Zahler believes there is a demand for high-end housing in Mount Vernon and that the area has always attracted residents.
"Mount Vernon has a unique style of living. It has a Manhattan type of feel that will only grow by the population and workers increasing. Retail will follow," Zahler says.

Maybe it's not New York, but apartment rental rates in Baltimore are keeping up with bigger cities. Baltimore renters paid an average of $1,684 last month, a 12 percent increase compared with July 2011, according to housing market research firm Zillow Inc. 

Zahler's apartments will be one to two bedrooms costing no more than $1,400 and $2,000 a month, respectively.

Writer: Alexandra Wilding, [email protected]
Source: Yonah Zahler, CEO of Zahlco Properties.

Mount Vernon Coffee House to Open Across From Starbucks

Coffee connoisseurs looking for in-house roasting in Midtown will soon have a specialty coffee shop for espresso fixes and coffee cravings.
TriBeCa Coffee signed a lease for a 1,300 square-foot space at 1210 N. Charles St. where owner James Jean will spend as much as $250,000 to open the 30-seat coffee lovers paradise. Jean expects to open the Mount Vernon shop by early November.
TriBeCa is one of a number of artisan and specialty coffee shops that have opened recently in Baltimore. This summer, Spike Gjerde's Artifact Coffee opened in Hampden and Lamill Coffee opened at the Four Seasons Hotel Baltimore.
Located near the University of Baltimore close to the intersection of Charles and East Preston Streets, TriBeCa coffee will feature coffee beans from multiple origins, various brewing methods and store-roasted coffee beans.
Jean was drawn to the location for its ample foot traffic due to its proximity to nearby universities such as the Maryland Institute College of Art, University of Baltimore and Peabody Institute.
But Jean will face serious competition from national coffee chain Starbucks, which has a location across the street. By offering coffee at a lower price point, in-house roasting and a complete remodel of a former beauty salon, Jean hopes to encourage customers to get their coffee from TriBeCa as opposed to Starbucks.
A former registered nurse, Jean decided to change careers after two years of nursing and learned how to roast coffee while working in the roasting division of Vermont Artisan Coffee and Tea Co.
He traveled across the country researching how to run his first specialty coffee shop. He plans to hire five employees to work as baristas. 
Source: James Jean, owner of TriBeCa Coffee
Writer: Alexandra Wilding, [email protected]

Live Jazz and Barbeque Comes to Mount Vernon

Phaze 10 opened this month in Mount Vernon and plans to offer American food, specialty drinks and live entertainment such as jazz and open-mic nights. While the business will start in Baltimore, the company eventually plans to expand to additional locations outside the area, Managing Partner Tony Randall says.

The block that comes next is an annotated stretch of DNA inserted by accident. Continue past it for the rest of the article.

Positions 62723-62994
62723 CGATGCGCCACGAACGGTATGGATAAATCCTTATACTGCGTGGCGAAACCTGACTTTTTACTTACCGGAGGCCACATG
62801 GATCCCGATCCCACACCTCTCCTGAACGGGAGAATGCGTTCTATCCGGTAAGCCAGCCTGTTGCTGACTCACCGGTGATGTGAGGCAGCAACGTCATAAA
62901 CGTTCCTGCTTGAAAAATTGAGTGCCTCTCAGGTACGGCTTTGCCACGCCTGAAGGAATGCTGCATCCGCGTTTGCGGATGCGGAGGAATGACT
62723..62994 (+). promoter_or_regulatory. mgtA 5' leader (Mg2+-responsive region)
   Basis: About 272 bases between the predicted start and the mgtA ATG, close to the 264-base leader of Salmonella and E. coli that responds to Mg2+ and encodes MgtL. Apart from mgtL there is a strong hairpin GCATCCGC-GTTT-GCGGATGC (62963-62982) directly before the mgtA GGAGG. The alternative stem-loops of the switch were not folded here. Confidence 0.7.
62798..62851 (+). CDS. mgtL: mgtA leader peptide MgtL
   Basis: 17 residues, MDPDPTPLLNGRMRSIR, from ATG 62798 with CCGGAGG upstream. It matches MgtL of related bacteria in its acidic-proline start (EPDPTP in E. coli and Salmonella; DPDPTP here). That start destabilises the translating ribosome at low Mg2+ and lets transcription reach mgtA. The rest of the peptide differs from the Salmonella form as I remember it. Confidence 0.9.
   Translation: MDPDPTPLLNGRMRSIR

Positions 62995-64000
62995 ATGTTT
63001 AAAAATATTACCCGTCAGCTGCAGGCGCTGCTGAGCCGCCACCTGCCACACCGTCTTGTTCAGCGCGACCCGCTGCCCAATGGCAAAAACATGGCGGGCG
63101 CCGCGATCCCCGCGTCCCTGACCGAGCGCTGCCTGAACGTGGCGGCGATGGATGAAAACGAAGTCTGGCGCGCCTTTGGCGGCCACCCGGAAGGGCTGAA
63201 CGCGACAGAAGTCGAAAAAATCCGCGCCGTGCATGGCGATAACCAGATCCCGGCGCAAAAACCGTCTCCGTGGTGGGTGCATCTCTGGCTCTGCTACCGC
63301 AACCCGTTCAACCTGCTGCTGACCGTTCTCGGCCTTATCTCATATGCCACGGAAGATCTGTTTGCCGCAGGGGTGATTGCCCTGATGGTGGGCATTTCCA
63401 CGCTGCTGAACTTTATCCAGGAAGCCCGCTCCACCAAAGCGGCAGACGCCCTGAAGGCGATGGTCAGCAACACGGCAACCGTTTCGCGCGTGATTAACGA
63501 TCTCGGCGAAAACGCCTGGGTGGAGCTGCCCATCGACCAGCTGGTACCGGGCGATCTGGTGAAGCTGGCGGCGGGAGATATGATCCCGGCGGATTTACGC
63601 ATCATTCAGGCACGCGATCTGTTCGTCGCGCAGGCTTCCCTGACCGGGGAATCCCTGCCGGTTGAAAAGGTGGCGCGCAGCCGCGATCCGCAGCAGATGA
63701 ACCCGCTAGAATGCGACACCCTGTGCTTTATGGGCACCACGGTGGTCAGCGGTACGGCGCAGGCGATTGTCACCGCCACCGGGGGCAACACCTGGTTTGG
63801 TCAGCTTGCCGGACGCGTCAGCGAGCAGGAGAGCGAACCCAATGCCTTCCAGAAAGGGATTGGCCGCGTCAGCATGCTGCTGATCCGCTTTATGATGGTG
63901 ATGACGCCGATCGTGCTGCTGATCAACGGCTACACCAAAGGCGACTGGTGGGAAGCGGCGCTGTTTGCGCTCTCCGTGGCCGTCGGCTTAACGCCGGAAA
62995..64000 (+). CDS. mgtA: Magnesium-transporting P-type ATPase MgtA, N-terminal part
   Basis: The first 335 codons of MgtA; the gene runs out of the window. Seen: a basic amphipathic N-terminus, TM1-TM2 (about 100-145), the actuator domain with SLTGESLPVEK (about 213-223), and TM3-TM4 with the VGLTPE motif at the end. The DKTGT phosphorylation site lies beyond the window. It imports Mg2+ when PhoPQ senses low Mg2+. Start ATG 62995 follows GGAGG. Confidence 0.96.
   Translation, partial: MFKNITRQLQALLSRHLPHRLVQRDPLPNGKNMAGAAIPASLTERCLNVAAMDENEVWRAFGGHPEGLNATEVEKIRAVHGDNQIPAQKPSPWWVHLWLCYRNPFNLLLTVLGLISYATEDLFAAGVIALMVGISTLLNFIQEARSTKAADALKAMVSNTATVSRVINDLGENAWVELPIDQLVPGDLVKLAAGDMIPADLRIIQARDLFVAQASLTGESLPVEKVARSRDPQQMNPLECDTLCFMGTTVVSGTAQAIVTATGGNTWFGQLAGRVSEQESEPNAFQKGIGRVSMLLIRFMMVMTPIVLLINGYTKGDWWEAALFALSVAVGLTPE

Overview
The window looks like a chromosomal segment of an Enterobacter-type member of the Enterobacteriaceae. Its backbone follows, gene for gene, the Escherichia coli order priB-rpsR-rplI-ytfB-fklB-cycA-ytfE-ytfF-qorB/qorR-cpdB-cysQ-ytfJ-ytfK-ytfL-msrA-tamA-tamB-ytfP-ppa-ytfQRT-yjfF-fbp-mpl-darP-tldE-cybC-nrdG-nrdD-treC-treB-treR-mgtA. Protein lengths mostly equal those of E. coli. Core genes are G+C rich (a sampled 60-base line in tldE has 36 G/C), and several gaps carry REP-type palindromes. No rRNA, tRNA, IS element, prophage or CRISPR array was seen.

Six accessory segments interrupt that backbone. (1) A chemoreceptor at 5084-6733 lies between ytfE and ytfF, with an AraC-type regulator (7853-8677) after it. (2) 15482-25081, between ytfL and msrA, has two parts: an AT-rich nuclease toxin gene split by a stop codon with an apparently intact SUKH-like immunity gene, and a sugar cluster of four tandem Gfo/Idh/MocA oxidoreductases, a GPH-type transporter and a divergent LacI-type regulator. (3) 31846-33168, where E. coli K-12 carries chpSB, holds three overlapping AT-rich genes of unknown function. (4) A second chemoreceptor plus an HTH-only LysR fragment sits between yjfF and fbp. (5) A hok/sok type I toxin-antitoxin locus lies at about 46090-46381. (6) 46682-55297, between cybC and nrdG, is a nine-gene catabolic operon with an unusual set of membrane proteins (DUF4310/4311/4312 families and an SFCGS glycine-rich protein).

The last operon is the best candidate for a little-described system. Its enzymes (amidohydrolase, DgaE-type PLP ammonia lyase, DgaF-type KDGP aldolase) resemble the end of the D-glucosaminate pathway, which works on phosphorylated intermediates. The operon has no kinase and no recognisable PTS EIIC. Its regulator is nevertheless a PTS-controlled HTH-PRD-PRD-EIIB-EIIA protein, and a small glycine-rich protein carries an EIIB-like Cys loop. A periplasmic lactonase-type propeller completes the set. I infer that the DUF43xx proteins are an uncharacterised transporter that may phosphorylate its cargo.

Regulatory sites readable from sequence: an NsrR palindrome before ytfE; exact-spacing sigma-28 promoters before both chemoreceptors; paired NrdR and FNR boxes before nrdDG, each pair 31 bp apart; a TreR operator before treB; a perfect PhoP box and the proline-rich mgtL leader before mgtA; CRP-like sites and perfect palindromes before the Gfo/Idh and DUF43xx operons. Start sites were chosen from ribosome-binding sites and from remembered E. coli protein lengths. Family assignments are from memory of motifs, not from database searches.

The restaurant currently employs 24 and is hiring for additional bartenders, servers and cooks. 
The multi-level, 6,000-square-foot, upscale restaurant and carry-out grill at 855 N. Howard St. offers Southern food with a Caribbean twist including barbeque spare ribs, salmon and crab cakes, Randall says.
Prices range from $15 to $25 for an entree in the restaurant, and entrees from $5 to $15 in the grill carryout location.
Randall wants to create a location for a mature crowd that enjoys the atmosphere and nightlife of D.C. or Philadelphia, but with the unique spirit of Baltimore and closer to home.
"We tried to create a place that we imagined we'd like to go to," Randall says.
The restaurant will focus on bringing live jazz and neo-soul acts in addition to open-mic nights and comedy. It has live entertainment slated Wednesday through Saturday nights.
A Baltimore native and graduate of Morgan State University, Randall has long been involved with the music and entertainment industry in Baltimore. A 30-year IT professional, Randall and his business associates founded a computer-consulting firm, TT Systems Inc. and the partners have invested in the new business together.
Source: Tony Randall, managing partner of Phaze 10
Writer: Alexandra Wilding, [email protected]

Kabob Joint Opens in Abacrombie Inn

It's out with the symphony crowd and in with the college kids for Midtown's Abacrombie Inn

Managers of the inn hope a new restaurant taking over the space formerly occupied by Abacrombie Fine Foods and serving Middle Eastern fare will appeal to a growing student population in the area.
Alladin Kabob opened this month in the Abacrombie Inn at 58 W. Biddle St. in Midtown, and managers hope that the new restaurant will be a hit with the student community at nearby University of Baltimore and Maryland Institute College of Art, says Todd Powell, managing director of the Abacrombie Inn.